Brian Jenkins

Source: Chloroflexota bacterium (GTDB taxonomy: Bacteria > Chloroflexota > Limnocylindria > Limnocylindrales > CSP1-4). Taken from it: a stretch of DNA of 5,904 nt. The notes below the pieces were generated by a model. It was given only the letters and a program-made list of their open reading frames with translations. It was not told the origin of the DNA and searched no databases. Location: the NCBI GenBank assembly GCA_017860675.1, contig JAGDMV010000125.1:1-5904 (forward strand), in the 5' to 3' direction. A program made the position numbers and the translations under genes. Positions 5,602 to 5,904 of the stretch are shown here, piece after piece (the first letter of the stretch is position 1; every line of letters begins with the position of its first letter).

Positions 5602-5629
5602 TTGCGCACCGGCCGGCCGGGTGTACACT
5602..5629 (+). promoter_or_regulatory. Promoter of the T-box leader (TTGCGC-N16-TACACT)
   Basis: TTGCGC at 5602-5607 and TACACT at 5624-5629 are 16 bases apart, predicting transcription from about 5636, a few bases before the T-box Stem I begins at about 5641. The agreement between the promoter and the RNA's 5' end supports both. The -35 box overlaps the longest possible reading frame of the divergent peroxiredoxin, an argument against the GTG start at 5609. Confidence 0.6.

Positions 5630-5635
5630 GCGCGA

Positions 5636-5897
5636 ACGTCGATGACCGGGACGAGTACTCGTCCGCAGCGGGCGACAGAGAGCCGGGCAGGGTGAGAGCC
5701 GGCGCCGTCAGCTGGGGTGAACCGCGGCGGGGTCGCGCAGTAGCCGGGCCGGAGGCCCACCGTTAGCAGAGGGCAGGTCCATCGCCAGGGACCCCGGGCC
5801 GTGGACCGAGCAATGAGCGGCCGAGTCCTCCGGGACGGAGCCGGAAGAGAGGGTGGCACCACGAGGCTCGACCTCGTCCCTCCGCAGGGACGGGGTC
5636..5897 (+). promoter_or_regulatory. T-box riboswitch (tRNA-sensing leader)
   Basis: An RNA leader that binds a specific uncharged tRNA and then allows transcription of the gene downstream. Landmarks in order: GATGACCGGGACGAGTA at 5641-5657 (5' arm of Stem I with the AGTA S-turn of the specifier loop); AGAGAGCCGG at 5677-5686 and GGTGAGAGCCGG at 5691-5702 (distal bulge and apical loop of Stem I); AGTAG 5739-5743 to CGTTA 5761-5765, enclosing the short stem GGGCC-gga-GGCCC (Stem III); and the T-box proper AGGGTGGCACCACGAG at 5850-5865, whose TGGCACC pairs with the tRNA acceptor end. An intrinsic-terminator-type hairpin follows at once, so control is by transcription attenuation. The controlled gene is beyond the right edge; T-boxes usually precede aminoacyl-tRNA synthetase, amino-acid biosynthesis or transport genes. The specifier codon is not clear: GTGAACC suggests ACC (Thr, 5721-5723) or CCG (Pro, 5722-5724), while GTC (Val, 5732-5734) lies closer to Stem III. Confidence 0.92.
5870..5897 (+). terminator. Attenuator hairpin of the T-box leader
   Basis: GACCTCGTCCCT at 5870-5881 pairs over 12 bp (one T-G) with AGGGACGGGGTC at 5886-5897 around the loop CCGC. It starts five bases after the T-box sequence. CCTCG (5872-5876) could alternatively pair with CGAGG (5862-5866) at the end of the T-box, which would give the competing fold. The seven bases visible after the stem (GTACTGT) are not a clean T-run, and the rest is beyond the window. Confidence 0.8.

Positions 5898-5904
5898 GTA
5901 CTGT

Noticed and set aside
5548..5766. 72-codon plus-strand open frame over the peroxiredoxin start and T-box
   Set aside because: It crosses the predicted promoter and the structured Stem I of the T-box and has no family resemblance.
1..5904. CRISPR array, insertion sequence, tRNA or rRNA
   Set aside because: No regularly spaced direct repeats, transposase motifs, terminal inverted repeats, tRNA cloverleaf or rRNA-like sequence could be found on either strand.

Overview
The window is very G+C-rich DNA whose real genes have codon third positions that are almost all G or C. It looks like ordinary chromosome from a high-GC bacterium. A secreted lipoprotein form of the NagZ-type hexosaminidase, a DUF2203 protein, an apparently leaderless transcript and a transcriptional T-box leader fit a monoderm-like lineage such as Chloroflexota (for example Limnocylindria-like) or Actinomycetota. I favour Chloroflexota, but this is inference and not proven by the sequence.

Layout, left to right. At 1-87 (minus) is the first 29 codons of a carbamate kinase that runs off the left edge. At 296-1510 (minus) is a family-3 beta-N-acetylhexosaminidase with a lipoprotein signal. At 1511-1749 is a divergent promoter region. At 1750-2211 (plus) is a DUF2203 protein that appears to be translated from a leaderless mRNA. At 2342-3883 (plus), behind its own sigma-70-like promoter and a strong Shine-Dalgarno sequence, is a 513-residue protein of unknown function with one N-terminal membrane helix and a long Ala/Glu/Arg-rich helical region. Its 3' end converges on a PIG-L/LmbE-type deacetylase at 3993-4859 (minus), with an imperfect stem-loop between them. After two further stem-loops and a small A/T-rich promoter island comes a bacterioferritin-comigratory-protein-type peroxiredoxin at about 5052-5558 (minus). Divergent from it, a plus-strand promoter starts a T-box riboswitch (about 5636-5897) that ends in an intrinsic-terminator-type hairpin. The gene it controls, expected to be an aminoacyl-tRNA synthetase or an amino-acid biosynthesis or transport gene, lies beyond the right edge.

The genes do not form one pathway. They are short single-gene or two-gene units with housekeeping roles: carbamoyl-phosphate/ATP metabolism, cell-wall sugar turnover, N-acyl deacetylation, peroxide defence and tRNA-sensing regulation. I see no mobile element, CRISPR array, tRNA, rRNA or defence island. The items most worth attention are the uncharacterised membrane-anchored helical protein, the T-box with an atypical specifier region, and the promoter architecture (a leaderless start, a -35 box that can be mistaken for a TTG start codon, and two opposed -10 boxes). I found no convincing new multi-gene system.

Why opportunity cost matters for investors: Opportunity costs matter to investors because they are constantly selecting the best option among investments. "Whenever an investor buys assets, they implicitly choose not to buy others," says Brian Jenkins, an associate professor of economics at the University of California, Irvine. Jenkins, expands with an example: "From 2002 to 2021 the S&P 500 produced an average annual return of about 11%. Suppose that over that time, an investor managing her own portfolio was able to produce an annual return of 8%. By choosing to manage her own portfolio instead of holding a low-cost index fund that tracks the S&P 500, the investor gave up about 3% per year for 20 years (and probably took on more risk too), a substantial implicit opportunity cost."

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